#110 - 198 East Island Hwy, Parksville, BC V9P 2H3      Tel. 250.248.3205   Fax. 250.248.4154

Tip of the month


How to Address an Employment Gap

Most people looking for employment have a gap in their employment history at some point for some reason.  When you are ready to get back into the workforce and begin submitting your resume to potential employers, it’s hard not to be a little worried about how the time gap might look on your resume.  As we know, the pandemic has disrupted many people’s lives and this may show up as an employment gap on a resume.  Likewise, you may have taken time out of the workforce while being a caregiver, relocating, upgrading your education, or for a medical or health issue.

Here are some helpful hints on how to proceed in your job search efforts despite having time gaps in your employment history:

  • An employment gap that requires explanation is six months or more – try not to be too concerned over a few months as most employers will not see this as a “red flag” if the majority of your work history is consistent.


  • It’s your option to list the gap with related activity on your resume – For example: 2015  –  2016         Fulltime Caregiving for family member  There is no need to mention if this was caring for your mother, child, spouse etc as this information is personal).  This demonstrates to a potential employer you are being straightforward about your circumstance and not simply trying to hide behind dates.   It is really important not to use false dates to hide a gap in employment.


  • Discuss the gap in your cover letter – be honest about the time away from the workforce while remaining focused on how motivated you are to be applying for this position and how your skills align with the role,


  • Be prepared to speak to the gap during the interview – think about how you would like to answer an employer’s questions about a period of unemployment should they ask. Many employers are not as concerned about an employment gap, especially those since March 2020.  Focus on any courses or skills you might have been updating, if you were volunteering or caregiving.  Make an effort to steer the conversation in the direction that you are now actively engaged in attaining employment.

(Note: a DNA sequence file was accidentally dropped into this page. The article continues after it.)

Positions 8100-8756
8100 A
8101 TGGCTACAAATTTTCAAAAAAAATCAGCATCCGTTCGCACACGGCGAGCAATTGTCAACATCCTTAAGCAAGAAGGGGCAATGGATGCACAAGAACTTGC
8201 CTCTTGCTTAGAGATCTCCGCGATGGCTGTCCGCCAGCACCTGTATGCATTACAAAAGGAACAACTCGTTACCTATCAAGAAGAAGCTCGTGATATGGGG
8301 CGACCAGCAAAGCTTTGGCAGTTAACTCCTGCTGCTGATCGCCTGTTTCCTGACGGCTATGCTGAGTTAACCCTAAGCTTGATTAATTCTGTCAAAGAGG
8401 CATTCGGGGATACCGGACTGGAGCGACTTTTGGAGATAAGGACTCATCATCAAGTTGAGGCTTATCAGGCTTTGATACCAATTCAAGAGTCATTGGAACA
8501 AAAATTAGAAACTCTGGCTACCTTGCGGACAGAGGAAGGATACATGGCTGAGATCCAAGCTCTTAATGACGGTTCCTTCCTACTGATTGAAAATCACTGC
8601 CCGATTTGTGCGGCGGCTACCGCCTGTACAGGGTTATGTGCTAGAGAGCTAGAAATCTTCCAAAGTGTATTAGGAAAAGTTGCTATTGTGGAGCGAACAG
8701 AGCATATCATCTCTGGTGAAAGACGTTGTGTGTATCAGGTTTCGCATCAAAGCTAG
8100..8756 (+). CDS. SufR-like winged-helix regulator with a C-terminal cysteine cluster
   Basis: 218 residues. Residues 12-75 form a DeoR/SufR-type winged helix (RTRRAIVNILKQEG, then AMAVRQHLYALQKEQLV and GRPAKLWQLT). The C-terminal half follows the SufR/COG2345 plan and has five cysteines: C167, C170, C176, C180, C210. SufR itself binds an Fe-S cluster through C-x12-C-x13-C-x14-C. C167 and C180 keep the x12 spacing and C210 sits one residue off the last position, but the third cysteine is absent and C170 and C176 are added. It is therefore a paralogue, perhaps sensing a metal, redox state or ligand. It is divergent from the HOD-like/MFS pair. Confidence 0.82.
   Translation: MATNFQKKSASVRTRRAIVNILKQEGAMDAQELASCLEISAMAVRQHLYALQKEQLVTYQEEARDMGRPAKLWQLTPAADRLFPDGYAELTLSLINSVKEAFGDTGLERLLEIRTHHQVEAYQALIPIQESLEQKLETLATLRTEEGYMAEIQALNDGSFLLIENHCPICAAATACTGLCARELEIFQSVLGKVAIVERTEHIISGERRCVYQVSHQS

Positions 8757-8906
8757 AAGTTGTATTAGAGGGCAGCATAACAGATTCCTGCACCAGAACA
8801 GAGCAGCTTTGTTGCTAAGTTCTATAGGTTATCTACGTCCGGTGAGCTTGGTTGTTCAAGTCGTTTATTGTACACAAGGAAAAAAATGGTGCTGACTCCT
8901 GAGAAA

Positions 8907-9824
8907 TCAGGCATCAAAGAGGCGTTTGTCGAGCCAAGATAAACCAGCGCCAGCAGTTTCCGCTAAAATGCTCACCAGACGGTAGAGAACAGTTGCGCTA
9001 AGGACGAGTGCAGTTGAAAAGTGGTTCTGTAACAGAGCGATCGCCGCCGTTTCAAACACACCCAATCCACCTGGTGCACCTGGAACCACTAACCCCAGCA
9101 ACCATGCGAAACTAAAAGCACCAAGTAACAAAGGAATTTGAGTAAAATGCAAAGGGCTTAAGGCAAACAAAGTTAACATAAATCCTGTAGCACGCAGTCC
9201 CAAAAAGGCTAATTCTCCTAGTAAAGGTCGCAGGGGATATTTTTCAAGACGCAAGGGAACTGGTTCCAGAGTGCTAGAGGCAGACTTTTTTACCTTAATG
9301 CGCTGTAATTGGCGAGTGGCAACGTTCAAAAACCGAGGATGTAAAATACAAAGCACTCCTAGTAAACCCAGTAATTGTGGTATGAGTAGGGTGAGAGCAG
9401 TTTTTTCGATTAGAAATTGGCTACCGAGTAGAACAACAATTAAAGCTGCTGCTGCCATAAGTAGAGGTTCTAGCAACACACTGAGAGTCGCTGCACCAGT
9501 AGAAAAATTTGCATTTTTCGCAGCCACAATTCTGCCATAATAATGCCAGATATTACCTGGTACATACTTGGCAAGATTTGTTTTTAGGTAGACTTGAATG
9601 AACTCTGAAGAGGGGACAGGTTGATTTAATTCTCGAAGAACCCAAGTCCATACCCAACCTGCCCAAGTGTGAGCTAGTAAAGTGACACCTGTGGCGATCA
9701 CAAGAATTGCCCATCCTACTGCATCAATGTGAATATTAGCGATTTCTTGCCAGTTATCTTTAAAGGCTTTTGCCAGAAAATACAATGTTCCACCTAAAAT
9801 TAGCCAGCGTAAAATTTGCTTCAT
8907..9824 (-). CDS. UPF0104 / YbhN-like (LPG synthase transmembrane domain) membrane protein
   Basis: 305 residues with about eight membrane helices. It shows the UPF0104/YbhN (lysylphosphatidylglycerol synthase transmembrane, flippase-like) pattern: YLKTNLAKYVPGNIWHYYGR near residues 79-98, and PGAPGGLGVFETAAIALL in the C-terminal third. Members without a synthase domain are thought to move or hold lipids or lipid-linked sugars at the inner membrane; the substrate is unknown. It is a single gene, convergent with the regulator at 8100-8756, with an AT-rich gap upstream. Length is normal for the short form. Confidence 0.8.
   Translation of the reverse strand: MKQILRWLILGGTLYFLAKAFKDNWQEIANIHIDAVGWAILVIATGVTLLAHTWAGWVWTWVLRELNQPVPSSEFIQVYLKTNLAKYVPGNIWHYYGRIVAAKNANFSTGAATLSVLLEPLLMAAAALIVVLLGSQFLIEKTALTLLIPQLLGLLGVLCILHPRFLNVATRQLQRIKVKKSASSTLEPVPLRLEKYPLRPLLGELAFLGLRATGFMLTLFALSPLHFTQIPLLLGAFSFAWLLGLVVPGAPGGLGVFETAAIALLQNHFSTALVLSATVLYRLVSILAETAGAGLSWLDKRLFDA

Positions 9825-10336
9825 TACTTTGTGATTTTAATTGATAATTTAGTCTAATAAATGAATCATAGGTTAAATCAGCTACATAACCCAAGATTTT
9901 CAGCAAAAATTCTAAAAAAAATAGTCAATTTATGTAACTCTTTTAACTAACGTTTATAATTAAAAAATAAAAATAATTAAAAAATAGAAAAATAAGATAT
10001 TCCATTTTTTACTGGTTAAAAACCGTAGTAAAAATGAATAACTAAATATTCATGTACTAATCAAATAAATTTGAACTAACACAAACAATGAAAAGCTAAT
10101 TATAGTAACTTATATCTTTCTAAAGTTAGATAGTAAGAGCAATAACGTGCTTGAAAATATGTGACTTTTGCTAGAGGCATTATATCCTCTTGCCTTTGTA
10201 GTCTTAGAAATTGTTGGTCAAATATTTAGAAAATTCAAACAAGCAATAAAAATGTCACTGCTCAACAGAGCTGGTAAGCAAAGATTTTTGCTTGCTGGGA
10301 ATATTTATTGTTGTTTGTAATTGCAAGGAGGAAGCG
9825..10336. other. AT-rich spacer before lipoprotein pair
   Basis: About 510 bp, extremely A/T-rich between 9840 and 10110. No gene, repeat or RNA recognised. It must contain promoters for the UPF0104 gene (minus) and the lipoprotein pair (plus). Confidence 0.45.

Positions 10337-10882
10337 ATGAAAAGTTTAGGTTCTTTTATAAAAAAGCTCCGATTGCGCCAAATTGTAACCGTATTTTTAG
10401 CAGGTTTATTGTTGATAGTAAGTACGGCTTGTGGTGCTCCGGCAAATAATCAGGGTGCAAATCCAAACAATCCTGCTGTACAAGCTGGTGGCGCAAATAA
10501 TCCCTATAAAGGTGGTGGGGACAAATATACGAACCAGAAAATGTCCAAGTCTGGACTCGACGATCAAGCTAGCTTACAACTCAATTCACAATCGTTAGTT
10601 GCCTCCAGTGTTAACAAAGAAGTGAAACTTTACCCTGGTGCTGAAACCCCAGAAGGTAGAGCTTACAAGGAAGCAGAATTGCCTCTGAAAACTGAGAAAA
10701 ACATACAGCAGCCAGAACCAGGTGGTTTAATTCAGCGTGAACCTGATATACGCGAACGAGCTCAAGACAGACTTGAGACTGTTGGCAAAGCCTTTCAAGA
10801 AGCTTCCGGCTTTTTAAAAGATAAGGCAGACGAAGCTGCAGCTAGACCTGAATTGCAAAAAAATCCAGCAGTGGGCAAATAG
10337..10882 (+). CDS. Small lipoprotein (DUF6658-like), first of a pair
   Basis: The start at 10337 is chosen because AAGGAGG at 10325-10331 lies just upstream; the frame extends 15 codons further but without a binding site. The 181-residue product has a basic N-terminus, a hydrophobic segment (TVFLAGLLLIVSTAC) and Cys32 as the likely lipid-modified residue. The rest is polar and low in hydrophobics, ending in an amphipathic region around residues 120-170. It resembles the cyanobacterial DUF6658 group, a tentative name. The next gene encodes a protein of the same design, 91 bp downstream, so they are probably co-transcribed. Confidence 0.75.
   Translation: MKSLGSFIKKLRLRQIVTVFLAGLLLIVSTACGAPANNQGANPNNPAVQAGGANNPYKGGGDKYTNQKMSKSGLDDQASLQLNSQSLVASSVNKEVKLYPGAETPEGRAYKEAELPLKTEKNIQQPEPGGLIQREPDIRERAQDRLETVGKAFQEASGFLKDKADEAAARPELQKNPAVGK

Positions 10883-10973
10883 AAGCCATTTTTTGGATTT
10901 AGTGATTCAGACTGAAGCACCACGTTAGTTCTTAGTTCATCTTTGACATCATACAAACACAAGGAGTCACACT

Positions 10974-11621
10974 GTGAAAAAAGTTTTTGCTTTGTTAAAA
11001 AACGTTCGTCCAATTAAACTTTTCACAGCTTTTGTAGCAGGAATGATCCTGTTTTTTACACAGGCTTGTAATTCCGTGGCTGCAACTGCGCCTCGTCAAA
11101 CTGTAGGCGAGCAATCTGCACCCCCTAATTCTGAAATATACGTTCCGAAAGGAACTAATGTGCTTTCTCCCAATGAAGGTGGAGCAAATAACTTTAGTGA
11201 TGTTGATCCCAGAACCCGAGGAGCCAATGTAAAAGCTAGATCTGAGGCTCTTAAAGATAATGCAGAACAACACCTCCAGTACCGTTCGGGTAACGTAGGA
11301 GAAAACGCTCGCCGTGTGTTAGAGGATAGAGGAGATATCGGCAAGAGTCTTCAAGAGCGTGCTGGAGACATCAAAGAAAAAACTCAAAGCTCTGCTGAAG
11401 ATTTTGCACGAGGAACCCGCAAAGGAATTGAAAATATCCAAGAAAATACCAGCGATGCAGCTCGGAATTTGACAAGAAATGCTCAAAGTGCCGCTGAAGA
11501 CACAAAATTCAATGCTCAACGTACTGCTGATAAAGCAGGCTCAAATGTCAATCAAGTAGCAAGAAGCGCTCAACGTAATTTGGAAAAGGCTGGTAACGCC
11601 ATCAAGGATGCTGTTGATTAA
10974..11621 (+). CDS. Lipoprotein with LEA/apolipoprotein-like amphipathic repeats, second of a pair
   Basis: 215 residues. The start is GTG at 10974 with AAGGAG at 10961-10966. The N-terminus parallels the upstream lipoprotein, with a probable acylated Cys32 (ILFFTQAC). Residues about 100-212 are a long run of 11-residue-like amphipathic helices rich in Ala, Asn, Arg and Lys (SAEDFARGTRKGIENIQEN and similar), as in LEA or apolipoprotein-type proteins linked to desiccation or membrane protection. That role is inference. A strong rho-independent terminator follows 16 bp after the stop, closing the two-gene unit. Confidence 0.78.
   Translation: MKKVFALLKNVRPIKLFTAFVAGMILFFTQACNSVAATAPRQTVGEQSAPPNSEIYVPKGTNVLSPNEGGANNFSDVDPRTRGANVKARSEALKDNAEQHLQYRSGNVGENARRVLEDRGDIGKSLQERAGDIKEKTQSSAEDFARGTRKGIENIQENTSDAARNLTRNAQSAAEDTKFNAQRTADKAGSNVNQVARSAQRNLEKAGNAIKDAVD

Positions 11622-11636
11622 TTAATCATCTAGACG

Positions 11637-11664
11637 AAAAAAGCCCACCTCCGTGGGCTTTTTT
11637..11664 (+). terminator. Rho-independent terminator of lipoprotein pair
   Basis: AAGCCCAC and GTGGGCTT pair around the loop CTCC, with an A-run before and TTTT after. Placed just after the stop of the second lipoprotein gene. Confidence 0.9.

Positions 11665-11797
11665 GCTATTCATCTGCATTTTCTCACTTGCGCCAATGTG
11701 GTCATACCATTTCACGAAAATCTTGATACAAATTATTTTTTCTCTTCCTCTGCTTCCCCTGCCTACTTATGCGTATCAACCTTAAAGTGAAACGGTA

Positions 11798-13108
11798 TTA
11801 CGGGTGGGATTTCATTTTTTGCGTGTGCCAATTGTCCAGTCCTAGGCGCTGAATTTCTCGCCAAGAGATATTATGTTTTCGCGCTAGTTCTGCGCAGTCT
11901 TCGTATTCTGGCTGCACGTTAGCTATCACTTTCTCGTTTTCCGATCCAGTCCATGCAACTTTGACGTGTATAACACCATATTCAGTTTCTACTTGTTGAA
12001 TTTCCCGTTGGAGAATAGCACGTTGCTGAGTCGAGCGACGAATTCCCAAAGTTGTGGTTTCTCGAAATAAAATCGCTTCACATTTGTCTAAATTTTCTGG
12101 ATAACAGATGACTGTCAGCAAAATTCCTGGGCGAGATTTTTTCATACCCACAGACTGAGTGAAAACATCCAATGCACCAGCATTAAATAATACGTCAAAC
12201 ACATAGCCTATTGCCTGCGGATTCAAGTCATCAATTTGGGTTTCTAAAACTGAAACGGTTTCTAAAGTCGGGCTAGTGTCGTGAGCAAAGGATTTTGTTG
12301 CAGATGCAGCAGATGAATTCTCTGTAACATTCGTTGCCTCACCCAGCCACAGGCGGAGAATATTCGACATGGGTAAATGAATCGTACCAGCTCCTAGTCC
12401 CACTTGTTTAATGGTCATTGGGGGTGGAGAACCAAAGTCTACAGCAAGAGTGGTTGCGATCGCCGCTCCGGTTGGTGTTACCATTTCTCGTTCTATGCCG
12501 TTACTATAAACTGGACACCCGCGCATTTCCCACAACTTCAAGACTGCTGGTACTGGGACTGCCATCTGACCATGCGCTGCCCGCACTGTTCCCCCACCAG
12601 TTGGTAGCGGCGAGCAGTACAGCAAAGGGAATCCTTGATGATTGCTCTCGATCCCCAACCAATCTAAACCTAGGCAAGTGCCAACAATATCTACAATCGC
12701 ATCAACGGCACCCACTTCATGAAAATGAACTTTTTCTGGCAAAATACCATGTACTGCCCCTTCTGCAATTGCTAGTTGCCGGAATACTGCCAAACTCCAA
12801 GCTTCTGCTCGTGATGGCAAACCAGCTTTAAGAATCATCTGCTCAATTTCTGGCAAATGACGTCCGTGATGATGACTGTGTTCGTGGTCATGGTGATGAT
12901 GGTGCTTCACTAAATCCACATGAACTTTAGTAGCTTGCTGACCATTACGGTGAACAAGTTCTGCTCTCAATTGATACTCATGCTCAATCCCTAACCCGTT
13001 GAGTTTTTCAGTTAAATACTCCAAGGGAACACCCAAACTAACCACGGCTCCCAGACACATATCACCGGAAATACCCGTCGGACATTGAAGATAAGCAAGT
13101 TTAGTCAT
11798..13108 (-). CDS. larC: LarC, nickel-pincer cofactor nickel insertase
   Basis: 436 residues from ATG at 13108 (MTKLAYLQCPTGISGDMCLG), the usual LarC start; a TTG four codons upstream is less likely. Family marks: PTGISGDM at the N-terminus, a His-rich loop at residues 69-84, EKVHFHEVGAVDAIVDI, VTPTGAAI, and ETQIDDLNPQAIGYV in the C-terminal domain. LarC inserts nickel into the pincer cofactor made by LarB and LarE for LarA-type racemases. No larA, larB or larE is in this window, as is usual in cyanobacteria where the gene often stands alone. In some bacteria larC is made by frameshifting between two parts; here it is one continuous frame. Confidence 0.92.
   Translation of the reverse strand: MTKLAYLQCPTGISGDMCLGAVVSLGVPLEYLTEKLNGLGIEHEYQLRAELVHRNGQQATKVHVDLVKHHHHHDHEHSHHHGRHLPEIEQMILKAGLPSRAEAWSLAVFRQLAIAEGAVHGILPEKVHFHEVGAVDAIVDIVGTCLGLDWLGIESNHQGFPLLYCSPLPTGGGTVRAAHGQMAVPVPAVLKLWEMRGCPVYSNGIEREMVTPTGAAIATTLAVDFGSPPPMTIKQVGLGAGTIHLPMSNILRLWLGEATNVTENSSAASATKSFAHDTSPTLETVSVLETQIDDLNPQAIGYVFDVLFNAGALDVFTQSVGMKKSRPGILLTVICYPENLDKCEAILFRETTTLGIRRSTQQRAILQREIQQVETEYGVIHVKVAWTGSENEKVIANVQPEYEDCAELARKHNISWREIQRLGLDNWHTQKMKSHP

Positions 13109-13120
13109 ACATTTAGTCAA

Employment gaps in your resume don’t have to hold you back from securing future employment when you address them clearly and honestly during the application and interview process.  The most important way to minimize any potential focus on an employment gap is to emphasis the skills you have and highlight your qualities which suit the position and the organization.



Have you ever looked at a job posting and thought to yourself “I’m missing something they are looking for,” and then you do not apply?  This happens to many job seekers.

Think of your last employment.  Did you actually know everything you were going to do before you started the job?  Chances are incredibly high that you learned something on the job so think of that job posting as kind of a wish list from the employer.  Their ideal candidate will have all of the skills, education and knowledge required for the position.  In reality, they know that their perfect candidate does not exist but it never hurts to dream so they post a job description with their wish list.

So what do you do now?  You build your resume to sell the skills that you do have that they are looking for and you apply for that job.  Let the employer make the decision of whether they will interview you or not.  After all, you don’t get any of the jobs you don’t apply for.






Have you considered “gig work”? Did you know that “gig workers” now represent 13% of Canadian adults and that 37% of Canadian businesses employ gig workers? Gig workers are also known as temps, temporary workers, contractors, or platform workers and they’re expanding into several industries.